Inattention, hyperactivity and impulsivity are the core symptoms of Attention Deficit Hyperactivity Disorder (ADHD). A child’s academic success is often dependent on his or her ability to attend to tasks and teacher and classroom expectations with minimal distraction. Such skill enables a student to acquire necessary information, complete assignments and participate in classroom activities and discussions (Forness & Kavale, 2001). When a child exhibits behaviors associated with ADHD, consequences may include difficulties with academics and with forming relationships with his or her peers if appropriate instructional methodologies and interventions are not implemented.
There are an estimated 1.46 to 2.46 million children with ADHD in the United States; together these children constitute 3-5 percent of the student population (Stevens, 1997; American Psychiatric Association, 1994). More boys than girls are diagnosed with ADHD; most research suggests that the condition is diagnosed four to nine times more often in boys than in girls (Bender, 1997; Hallowell, 1994; Rief, 1997). Although for years it was assumed to be a childhood disorder that became visible as early as age 3 and then disappeared with the advent of adolescence, the condition is not limited to children. It is now known that while the symptoms of the disorders may change as a child ages, many children with ADHD do not grow out of it (Mannuzza, Klein, Bessler, Malloy, & LaPadula, 1998).
The behaviors associated with ADHD change as children grow older. For example, a preschool child may show gross motor overactivity-always running or climbing and frequently shifting from one activity to another. Older children may be restless and fidget in their seats or play with their chairs and desks. They frequently fail to finish their schoolwork, or they work carelessly. Adolescents with ADHD tend to be more withdrawn and less communicative. They are often impulsive, reacting spontaneously without regard to previous plans or necessary tasks and homework.
According to the fourth edition of theÂ Diagnostic Statistical Manual of Mental DisordersÂ (DSM-IV) of the American Psychiatric Association (APA) (1994), ADHD can be defined by behaviors exhibited. Individuals with ADHD exhibit combinations of the following behaviors:
Children with ADHD show different combinations of these behaviors and typically exhibit behavior that is classified into two main categories: poor sustained attention and hyperactivity-impulsiveness. Three subtypes of the disorder have been described in theÂ DSM-IV: predominantly inattentive, predominantly hyperactive-impulsive, and combined types (American Psychiatric Association [APA] as cited in Barkley, 1997). For instance, children with ADHD, without hyperactivity and impulsivity, do not show excessive activity or fidgeting but instead may daydream, act lethargic or restless, and frequently do not finish their academic work. Not all of these behaviors appear in all situations. A child with ADHD may be able to focus when he or she is receiving frequent reinforcement or is under very strict control. The ability to focus is also common in new settings or while interacting one-on-one. While other children may occasionally show some signs of these behaviors, in children with ADHD the symptoms are more frequent and more severe than in other children of the same age.
Although many children have only ADHD, others have additional academic or behavioral diagnoses. For instance, it has been documented that approximately a quarter to one-third of all children with ADHD also have learning disabilities (Forness & Kavale, 2001; Robelia, 1997; Schiller, 1996), with studies finding populations where the comorbidity ranges from 7 to 92 percent (DuPaul & Stoner, 1994; Osman, 2000). Likewise, children with ADHD have coexisting psychiatric disorders at a much higher rate. Across studies, the rate of conduct or oppositional defiant disorders varied from 43 to 93 percent and anxiety or mood disorders from 13 to 51 percent (Burt, Krueger, McGue, & Iacono, 2001; Forness, Kavale, & San Miguel, 1998; Jensen, Martin, & Cantwell, 1997; Jensen, Shertvette, Zenakis, & Ritchters, 1993). National data on children who receive special education confirm this co-morbidity with other identified disabilities. Among parents of children age 6-13 years who have an emotional disturbance, 65 percent report their children also have ADHD. Parents of 28 percent of children with learning disabilities report their children also have ADHD (Wagner & Blackorby, 2002).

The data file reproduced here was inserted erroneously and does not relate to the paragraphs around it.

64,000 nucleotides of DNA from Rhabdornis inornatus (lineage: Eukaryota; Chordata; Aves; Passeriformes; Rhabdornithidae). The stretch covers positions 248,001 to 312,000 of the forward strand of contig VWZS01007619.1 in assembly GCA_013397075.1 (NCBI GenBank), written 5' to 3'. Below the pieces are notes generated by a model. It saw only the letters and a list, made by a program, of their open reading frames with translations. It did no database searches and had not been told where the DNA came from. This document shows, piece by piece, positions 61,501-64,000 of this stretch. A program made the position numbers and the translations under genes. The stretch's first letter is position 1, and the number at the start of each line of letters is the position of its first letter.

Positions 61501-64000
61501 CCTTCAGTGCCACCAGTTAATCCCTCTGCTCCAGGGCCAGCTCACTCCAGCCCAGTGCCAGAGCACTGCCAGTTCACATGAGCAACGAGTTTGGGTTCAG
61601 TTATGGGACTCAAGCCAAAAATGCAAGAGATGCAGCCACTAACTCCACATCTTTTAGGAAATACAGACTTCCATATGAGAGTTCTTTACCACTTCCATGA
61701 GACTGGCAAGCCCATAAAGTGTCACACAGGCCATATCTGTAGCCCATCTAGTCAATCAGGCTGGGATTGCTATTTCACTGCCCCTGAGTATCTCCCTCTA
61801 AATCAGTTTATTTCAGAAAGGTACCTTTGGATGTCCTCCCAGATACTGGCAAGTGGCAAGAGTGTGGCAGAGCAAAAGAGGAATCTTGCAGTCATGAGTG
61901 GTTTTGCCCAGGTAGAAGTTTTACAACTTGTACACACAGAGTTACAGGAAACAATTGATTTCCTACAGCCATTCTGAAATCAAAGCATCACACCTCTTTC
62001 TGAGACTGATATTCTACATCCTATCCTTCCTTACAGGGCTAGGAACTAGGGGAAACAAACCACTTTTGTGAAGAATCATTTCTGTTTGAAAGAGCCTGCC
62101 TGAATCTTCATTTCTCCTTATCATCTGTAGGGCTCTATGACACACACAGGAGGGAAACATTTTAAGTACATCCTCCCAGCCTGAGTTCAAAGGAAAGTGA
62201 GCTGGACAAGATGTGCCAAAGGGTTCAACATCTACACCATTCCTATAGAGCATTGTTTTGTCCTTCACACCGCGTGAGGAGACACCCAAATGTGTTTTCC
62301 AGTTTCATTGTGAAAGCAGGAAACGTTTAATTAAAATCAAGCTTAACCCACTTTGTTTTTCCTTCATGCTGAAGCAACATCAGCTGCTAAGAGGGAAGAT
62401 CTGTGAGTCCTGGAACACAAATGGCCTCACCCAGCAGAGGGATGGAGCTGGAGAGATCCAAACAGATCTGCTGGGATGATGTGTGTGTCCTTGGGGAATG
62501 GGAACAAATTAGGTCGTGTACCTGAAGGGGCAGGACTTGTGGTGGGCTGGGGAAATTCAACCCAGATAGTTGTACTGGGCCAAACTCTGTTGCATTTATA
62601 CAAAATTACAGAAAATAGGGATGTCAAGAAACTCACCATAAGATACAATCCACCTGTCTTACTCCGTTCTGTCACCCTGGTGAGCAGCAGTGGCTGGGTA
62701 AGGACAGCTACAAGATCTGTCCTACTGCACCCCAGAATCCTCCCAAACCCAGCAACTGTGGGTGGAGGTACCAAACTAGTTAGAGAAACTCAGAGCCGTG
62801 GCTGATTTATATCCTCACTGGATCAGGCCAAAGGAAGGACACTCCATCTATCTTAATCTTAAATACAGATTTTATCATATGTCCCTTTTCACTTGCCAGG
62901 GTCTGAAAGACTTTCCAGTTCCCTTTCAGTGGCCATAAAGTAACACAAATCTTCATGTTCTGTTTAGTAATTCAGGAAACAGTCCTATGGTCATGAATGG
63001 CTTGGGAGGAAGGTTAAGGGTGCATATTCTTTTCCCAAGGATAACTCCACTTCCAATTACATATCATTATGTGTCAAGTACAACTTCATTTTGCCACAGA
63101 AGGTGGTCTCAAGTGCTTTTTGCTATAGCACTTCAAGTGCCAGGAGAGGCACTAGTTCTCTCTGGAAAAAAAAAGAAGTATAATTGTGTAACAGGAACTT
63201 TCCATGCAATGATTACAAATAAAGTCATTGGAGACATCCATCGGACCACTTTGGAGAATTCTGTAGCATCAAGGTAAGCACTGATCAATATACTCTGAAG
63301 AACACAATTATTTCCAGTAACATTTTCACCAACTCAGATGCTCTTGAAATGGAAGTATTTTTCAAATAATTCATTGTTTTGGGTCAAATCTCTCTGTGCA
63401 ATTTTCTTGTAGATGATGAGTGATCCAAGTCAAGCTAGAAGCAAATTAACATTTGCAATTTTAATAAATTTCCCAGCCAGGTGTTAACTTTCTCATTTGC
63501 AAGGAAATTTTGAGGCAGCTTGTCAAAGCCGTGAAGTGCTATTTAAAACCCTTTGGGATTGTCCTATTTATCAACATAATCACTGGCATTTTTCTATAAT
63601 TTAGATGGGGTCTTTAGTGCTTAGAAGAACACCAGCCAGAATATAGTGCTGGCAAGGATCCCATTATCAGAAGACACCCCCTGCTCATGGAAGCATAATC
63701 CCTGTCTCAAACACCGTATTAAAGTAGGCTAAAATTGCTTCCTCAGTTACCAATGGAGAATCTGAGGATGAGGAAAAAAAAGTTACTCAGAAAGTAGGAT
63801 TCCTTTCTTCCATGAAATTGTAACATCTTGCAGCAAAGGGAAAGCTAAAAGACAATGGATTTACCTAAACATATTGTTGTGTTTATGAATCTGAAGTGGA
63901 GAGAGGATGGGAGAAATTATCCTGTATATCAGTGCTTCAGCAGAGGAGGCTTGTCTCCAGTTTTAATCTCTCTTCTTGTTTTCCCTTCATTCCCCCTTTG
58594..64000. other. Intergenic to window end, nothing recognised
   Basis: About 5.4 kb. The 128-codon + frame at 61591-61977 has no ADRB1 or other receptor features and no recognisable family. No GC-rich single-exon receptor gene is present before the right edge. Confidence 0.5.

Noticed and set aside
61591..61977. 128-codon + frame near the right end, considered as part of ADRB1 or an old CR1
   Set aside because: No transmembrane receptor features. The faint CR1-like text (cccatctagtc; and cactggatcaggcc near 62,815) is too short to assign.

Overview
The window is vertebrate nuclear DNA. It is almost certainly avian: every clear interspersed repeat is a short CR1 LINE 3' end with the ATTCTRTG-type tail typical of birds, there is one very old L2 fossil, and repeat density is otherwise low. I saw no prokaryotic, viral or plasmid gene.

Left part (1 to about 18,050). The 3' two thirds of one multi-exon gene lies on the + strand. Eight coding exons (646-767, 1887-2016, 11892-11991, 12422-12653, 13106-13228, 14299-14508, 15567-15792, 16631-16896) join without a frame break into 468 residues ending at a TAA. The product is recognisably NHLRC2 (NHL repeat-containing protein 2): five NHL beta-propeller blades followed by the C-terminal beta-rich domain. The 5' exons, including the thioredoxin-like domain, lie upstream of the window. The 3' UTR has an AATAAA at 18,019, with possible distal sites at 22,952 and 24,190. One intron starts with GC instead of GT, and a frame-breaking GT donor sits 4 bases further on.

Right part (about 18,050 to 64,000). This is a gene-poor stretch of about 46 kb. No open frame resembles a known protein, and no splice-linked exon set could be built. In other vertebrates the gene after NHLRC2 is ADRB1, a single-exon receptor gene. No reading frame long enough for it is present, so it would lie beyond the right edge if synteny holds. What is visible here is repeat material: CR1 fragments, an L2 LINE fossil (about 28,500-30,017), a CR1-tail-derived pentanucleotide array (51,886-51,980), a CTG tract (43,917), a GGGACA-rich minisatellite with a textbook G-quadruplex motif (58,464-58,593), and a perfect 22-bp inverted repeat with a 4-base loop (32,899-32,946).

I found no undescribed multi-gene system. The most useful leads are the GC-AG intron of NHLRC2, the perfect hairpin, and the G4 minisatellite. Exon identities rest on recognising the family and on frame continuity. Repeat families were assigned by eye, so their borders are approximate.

When selecting and implementing successful instructional strategies and practices, it is imperative to understand the characteristics of the child, including those pertaining to disabilities or diagnoses. This knowledge will be useful in the evaluation and implementation of successful practices, which are often the same practices that benefit students without ADHD.Â
Teachers who are successful in educating children with ADHD use a three-pronged strategy. They begin by identifying the unique needs of the child. For example, the teacher determines how, when, and why the child is inattentive, impulsive, and hyperactive. The teacher then selects different educational practices associated with academic instruction, behavioral interventions, and classroom accommodations that are appropriate to meet that child’s needs. Finally, the teacher combines these practices into an individualized educational program (IEP) or other individualized plan and integrates this program with educational activities provided to other children in the class. The three-pronged strategy, in summary, is as follows:
Because no two children with ADHD are alike, it is important to keep in mind that no single educational program, practice, or setting will be best for all children.
U.S. Department of Education
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